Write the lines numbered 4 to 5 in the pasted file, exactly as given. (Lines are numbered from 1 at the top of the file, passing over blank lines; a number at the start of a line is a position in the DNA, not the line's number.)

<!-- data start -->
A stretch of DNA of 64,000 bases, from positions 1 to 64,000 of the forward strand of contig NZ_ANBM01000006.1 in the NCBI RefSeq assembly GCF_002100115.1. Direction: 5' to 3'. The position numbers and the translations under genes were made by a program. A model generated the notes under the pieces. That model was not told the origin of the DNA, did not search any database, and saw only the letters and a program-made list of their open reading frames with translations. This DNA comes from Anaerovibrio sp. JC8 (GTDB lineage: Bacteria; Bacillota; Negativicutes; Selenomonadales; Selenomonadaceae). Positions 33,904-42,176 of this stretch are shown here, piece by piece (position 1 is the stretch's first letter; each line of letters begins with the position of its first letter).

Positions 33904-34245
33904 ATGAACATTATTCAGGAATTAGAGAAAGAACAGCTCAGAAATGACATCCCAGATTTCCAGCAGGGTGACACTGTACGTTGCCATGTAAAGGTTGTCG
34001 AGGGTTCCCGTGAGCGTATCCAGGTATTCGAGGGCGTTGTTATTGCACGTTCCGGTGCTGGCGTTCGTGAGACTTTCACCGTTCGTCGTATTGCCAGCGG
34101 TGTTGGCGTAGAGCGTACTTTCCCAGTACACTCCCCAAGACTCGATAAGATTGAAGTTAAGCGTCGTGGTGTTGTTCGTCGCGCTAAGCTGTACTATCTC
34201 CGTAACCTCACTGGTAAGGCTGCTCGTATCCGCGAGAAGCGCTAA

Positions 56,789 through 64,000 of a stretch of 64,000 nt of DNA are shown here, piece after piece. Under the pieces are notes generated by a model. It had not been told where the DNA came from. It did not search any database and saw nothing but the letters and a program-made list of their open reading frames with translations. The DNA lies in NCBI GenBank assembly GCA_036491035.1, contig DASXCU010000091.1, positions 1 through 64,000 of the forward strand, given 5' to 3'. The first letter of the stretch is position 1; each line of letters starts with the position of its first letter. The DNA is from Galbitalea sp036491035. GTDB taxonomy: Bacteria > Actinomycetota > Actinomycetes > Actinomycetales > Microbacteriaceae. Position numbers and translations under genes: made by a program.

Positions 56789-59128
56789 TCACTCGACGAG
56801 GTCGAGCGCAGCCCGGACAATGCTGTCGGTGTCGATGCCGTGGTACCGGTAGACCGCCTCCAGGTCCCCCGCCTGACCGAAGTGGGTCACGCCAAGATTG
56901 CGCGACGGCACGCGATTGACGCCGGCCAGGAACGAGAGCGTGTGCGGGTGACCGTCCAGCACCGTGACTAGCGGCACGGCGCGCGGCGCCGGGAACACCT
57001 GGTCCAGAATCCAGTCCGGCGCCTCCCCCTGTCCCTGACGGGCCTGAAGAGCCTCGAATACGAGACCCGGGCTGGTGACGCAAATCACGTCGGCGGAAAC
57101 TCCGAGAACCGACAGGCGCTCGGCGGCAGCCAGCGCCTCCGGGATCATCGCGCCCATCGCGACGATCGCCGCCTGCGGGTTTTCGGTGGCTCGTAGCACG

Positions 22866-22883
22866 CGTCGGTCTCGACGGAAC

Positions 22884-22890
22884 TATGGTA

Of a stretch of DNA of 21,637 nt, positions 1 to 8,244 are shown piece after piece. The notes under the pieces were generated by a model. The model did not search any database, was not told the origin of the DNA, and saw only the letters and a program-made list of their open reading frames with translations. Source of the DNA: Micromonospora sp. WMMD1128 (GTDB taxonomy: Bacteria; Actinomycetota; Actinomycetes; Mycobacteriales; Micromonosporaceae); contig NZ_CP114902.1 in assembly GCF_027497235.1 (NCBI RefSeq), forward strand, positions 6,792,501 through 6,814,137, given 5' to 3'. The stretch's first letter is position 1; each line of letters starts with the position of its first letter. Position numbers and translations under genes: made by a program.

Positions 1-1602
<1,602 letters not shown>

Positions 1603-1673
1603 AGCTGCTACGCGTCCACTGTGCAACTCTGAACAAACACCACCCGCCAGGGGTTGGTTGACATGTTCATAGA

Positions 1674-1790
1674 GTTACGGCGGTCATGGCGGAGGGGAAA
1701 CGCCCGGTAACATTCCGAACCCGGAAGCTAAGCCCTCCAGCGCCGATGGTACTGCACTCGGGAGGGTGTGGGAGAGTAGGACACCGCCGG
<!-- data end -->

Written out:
34001 AGGGTTCCCGTGAGCGTATCCAGGTATTCGAGGGCGTTGTTATTGCACGTTCCGGTGCTGGCGTTCGTGAGACTTTCACCGTTCGTCGTATTGCCAGCGG
34101 TGTTGGCGTAGAGCGTACTTTCCCAGTACACTCCCCAAGACTCGATAAGATTGAAGTTAAGCGTCGTGGTGTTGTTCGTCGCGCTAAGCTGTACTATCTC